We ran for a total of an hour and 15 minutes, which I am just going to call 7.5 miles, since I was Garmin-less. I don’t always run with it. You don’t always need that much information.
Speaking of information, there’s too much when it comes to babies and sleep. It’s like you have a baby and suddenly you’re in this zone of hanging out with other people who have or have had babies and all you talk about is SLEEP. How frequently? How much? How good? How did you finally get it? It reminds me of how everyone was talking about sex when I was still a virgin.
So I was all about sleep training. Then I wasn’t. I read a few baby sleep books. I chucked the ones I didn’t like. I re-read the one I liked. I re-read it again. I got another one out from the library. It contradicted the first one. Our pediatrician contradicted both of them. Our friends who had premature twins said they sleep trained at eight months and now the kids sleep like champs. Which made me think, if their kids can sleep through the night, why shouldn’t our baby be able to? Which made me think we should sleep train again. And then I talked to my best friend who has three kids and she said the problem is I am talking to too many people and reading too many books and the only thing to do is to do what the baby needs, and every baby is different. Which only made me more confused because THE BABY CAN’T TALK. Sometimes I think I should just trust my intuition, but you develop intuition through experience (Isn’t that what Malcolm Gladwell said in “Blink”? Great book), and I have basically none. Anyway, we are back on board with sleep training.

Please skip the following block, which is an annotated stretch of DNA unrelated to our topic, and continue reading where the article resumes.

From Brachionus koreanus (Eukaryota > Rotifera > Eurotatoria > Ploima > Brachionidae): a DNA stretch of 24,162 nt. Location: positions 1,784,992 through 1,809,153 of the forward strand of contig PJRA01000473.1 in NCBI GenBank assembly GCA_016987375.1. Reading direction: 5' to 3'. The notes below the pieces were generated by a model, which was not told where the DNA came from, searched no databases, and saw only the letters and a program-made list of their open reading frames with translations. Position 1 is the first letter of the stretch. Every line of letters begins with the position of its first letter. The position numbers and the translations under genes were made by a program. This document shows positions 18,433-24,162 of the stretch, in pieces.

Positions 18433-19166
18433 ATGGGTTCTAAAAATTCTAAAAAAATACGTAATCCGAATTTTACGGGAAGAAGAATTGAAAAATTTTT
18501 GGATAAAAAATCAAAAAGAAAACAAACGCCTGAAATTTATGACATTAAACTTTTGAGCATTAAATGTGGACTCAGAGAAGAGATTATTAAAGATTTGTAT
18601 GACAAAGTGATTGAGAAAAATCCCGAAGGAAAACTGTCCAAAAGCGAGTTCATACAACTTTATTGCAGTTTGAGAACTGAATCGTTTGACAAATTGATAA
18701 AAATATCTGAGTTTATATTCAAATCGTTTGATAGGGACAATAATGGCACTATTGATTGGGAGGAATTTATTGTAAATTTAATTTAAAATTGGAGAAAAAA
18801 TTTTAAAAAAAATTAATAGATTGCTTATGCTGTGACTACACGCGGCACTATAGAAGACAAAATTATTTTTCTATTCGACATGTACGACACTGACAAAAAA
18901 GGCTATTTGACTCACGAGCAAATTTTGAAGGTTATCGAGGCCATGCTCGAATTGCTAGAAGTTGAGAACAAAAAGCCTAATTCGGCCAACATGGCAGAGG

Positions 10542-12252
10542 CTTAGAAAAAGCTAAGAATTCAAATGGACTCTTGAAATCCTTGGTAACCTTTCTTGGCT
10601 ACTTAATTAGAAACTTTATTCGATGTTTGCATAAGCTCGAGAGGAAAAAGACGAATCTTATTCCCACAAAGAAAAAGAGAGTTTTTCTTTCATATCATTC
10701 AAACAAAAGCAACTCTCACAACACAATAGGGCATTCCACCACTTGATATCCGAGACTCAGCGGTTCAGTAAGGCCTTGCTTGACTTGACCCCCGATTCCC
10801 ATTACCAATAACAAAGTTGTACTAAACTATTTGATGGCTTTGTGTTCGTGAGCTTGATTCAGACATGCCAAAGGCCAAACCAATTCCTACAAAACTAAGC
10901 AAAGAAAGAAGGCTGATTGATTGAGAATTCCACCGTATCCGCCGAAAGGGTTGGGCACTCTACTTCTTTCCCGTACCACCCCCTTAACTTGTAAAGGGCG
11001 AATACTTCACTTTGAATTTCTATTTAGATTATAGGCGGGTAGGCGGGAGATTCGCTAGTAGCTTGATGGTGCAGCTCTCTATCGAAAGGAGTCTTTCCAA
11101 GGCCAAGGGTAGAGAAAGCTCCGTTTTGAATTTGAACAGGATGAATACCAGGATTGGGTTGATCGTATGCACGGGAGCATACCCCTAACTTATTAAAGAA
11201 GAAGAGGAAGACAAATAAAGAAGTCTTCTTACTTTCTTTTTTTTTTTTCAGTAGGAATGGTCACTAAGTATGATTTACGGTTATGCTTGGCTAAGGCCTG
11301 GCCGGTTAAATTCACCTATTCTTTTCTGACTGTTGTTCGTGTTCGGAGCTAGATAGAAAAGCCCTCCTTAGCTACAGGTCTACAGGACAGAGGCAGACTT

I need to think of it like I think of my running, with an emphasis on consistency, consistency, consistency! And if you fall off the wagon (e.g. going on vacation, which is potentially hazardous to the maintenance of both training and sleep schedules), just get back on the first chance you get.